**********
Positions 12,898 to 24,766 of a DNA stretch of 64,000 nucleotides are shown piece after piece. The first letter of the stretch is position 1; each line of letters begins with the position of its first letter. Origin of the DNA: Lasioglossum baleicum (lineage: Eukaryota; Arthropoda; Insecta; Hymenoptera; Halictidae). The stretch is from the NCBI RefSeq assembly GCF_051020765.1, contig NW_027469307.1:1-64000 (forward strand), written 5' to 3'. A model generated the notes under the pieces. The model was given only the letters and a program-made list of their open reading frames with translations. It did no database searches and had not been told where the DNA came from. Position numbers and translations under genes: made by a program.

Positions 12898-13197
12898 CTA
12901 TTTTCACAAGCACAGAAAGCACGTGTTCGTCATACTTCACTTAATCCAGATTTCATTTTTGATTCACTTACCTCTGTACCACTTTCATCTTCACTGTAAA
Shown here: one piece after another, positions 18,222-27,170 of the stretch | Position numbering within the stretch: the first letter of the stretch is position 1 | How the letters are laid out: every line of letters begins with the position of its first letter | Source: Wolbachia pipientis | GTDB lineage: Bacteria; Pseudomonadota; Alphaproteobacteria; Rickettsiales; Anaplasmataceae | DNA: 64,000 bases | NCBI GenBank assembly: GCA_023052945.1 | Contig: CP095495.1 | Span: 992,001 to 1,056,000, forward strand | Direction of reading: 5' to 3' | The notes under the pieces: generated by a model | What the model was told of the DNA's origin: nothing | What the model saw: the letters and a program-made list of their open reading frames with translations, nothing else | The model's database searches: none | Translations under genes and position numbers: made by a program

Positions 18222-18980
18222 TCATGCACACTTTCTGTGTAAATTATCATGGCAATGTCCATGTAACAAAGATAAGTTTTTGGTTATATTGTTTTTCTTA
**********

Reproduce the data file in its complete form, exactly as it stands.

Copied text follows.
Positions 12,898 to 24,766 of a DNA stretch of 64,000 nucleotides are shown piece after piece. The first letter of the stretch is position 1; each line of letters begins with the position of its first letter. Origin of the DNA: Lasioglossum baleicum (lineage: Eukaryota; Arthropoda; Insecta; Hymenoptera; Halictidae). The stretch is from the NCBI RefSeq assembly GCF_051020765.1, contig NW_027469307.1:1-64000 (forward strand), written 5' to 3'. A model generated the notes under the pieces. The model was given only the letters and a program-made list of their open reading frames with translations. It did no database searches and had not been told where the DNA came from. Position numbers and translations under genes: made by a program.

Positions 12898-13197
12898 CTA
12901 TTTTCACAAGCACAGAAAGCACGTGTTCGTCATACTTCACTTAATCCAGATTTCATTTTTGATTCACTTACCTCTGTACCACTTTCATCTTCACTGTAAA
Shown here: one piece after another, positions 18,222-27,170 of the stretch | Position numbering within the stretch: the first letter of the stretch is position 1 | How the letters are laid out: every line of letters begins with the position of its first letter | Source: Wolbachia pipientis | GTDB lineage: Bacteria; Pseudomonadota; Alphaproteobacteria; Rickettsiales; Anaplasmataceae | DNA: 64,000 bases | NCBI GenBank assembly: GCA_023052945.1 | Contig: CP095495.1 | Span: 992,001 to 1,056,000, forward strand | Direction of reading: 5' to 3' | The notes under the pieces: generated by a model | What the model was told of the DNA's origin: nothing | What the model saw: the letters and a program-made list of their open reading frames with translations, nothing else | The model's database searches: none | Translations under genes and position numbers: made by a program

Positions 18222-18980
18222 TCATGCACACTTTCTGTGTAAATTATCATGGCAATGTCCATGTAACAAAGATAAGTTTTTGGTTATATTGTTTTTCTTA